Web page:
I broke the first ground on my small (by French standards) garden plot just more than two months ago. I started with a rocky, grass covered patch of land which had been fallow for more than three years since the woman who owned it prior had fallen ill and could not work it any longer. I was working by hand; alone- with no one to give advice or offer a roto-tiller to do the hard part. But, slowly I carved my way through the hardened and neglected dirt, digging weeds, turning the soil again and again a few feet at a time. Friends have come and gone, and each has given invaluable help and energy toward making it happen.
I had just come home in the early afternoon and was elbow deep in apples in the process of baking a pie, when someone knocked on the door. “Oui, Entrez.” A neighbor whom I recognized, but had never spoken with walked in. I couldn’t shake his hand since mine was covered in Crisco from kneading the pie crust, but we exchanged greetings and I offered him a drink. He explained that he was cutting down some trees that ran along the border that separated his property from mine and that some of the smaller branches were falling on my side of the fence. I reflected briefly about how a few weeks earlier Clint and I had struggled with the same trees cutting back what branches we could with a small pair of clippers and a wobbly ladder to let just a bit more light through. He said he just wanted to let me know and asked if I wanted him to pick up the branches. I told him not to worry about it, “C’est pas de problem,” and that I would take care of picking them up and burning them but asked him to please pay attention as there was a garden there. “Mais Oui, Of course. I know there’s a garden there which is why we are cutting the trees.”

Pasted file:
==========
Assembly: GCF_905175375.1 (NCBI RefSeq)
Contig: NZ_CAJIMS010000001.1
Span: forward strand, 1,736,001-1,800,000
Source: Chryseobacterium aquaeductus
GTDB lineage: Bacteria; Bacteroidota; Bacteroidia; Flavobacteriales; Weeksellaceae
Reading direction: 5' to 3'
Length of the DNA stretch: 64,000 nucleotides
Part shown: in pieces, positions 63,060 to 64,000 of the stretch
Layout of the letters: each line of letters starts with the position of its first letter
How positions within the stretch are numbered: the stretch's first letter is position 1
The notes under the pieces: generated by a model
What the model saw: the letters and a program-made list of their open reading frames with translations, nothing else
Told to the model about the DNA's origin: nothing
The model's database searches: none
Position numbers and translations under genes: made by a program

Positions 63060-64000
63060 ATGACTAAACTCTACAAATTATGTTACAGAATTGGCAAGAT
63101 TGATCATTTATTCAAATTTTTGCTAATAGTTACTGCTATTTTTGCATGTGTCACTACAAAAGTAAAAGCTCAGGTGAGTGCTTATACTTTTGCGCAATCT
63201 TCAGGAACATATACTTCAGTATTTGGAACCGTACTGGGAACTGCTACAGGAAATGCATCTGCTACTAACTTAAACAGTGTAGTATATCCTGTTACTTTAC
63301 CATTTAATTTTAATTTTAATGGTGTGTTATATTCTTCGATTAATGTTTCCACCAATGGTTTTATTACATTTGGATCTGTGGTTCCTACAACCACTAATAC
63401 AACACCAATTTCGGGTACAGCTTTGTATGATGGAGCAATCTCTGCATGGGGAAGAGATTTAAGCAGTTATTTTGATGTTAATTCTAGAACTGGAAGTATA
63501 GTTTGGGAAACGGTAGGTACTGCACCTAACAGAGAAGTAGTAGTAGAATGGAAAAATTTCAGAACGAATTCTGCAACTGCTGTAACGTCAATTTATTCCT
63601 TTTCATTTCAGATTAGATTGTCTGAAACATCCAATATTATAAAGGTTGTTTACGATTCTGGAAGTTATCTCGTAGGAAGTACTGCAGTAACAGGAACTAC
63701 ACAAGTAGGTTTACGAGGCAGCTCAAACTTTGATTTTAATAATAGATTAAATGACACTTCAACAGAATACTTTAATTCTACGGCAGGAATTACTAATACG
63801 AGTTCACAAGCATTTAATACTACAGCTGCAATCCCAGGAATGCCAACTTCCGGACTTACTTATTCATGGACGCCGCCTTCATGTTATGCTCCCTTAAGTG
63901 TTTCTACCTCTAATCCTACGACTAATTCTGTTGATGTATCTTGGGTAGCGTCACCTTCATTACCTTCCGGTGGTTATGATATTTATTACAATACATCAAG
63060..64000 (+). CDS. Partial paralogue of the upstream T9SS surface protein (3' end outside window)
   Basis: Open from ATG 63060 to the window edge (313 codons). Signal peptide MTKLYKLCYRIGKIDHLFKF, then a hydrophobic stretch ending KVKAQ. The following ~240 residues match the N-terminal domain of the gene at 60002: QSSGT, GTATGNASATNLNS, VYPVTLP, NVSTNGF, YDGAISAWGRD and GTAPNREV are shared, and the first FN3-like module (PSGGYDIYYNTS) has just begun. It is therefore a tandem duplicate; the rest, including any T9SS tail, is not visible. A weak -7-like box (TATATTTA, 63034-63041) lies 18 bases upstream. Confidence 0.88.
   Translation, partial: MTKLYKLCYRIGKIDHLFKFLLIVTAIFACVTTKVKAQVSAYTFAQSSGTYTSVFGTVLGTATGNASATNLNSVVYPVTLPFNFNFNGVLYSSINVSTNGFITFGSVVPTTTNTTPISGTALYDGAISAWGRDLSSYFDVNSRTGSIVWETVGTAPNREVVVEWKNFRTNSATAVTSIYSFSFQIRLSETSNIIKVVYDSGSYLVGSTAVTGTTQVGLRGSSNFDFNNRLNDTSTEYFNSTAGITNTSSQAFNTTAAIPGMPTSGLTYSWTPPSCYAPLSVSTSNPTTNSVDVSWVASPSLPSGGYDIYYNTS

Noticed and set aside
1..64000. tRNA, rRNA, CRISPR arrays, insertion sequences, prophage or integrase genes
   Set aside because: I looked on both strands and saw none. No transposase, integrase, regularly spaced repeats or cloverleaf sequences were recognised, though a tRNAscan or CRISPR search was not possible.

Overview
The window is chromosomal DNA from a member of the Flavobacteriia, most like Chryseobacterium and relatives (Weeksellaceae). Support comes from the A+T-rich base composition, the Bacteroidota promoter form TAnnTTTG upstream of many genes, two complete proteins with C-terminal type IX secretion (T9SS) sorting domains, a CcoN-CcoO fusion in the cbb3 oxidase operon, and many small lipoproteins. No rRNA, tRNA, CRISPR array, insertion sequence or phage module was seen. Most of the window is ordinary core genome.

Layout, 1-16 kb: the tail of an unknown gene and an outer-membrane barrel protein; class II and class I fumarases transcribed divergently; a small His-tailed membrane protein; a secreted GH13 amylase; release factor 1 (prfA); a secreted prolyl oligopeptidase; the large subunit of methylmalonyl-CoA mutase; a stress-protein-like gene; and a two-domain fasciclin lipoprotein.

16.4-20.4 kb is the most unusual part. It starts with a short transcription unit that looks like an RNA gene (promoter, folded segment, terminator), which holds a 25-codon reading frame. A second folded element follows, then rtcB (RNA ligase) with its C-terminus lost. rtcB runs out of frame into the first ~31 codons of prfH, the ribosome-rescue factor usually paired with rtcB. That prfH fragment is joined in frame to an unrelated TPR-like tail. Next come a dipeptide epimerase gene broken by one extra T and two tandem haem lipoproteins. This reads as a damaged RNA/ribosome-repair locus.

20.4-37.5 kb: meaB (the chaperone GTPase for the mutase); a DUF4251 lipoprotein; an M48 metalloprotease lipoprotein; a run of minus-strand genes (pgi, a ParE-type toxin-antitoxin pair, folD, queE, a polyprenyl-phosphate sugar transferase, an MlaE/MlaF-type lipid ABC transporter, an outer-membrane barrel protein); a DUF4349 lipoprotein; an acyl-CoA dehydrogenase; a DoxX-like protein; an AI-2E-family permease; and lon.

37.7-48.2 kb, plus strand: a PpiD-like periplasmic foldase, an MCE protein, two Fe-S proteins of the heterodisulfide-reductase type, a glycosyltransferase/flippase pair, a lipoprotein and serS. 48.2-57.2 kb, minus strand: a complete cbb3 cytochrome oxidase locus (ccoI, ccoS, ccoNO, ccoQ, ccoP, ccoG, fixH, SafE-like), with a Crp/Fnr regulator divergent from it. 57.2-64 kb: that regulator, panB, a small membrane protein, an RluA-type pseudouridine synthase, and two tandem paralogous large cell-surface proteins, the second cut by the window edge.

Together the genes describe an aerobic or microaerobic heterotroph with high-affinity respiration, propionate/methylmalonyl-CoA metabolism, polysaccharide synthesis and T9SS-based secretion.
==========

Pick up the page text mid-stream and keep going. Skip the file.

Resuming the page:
Wait: I planted a garden on my side of the fence, and he was cutting his trees, (planted long before the strange American ever showed up) so that they wouldn’t block the sun from nourishing my plants. I tried to place this somewhere in my bank of American cultural understanding but I couldn’t quite make it fit.